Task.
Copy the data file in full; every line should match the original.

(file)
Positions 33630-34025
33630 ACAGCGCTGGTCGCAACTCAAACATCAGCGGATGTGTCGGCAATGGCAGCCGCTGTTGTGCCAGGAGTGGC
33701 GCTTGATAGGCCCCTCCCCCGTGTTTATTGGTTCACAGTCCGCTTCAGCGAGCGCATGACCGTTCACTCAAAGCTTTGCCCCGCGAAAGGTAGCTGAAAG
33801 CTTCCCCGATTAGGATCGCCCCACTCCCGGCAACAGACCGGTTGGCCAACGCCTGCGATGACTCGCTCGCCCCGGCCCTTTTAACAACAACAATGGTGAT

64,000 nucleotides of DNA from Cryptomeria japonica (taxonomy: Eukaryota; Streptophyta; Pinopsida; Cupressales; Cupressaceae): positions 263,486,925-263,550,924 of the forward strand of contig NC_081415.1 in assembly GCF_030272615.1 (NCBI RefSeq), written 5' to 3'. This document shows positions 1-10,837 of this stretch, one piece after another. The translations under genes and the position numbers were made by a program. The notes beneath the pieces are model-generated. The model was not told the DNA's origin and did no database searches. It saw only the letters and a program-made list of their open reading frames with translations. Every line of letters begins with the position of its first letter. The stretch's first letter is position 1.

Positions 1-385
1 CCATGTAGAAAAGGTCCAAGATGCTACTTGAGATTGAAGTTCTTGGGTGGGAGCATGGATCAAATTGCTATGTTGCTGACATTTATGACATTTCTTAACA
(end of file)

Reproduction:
Positions 33630-34025
33630 ACAGCGCTGGTCGCAACTCAAACATCAGCGGATGTGTCGGCAATGGCAGCCGCTGTTGTGCCAGGAGTGGC
33701 GCTTGATAGGCCCCTCCCCCGTGTTTATTGGTTCACAGTCCGCTTCAGCGAGCGCATGACCGTTCACTCAAAGCTTTGCCCCGCGAAAGGTAGCTGAAAG
33801 CTTCCCCGATTAGGATCGCCCCACTCCCGGCAACAGACCGGTTGGCCAACGCCTGCGATGACTCGCTCGCCCCGGCCCTTTTAACAACAACAATGGTGAT

64,000 nucleotides of DNA from Cryptomeria japonica (taxonomy: Eukaryota; Streptophyta; Pinopsida; Cupressales; Cupressaceae): positions 263,486,925-263,550,924 of the forward strand of contig NC_081415.1 in assembly GCF_030272615.1 (NCBI RefSeq), written 5' to 3'. This document shows positions 1-10,837 of this stretch, one piece after another. The translations under genes and the position numbers were made by a program. The notes beneath the pieces are model-generated. The model was not told the DNA's origin and did no database searches. It saw only the letters and a program-made list of their open reading frames with translations. Every line of letters begins with the position of its first letter. The stretch's first letter is position 1.

Positions 1-385
1 CCATGTAGAAAAGGTCCAAGATGCTACTTGAGATTGAAGTTCTTGGGTGGGAGCATGGATCAAATTGCTATGTTGCTGACATTTATGACATTTCTTAACA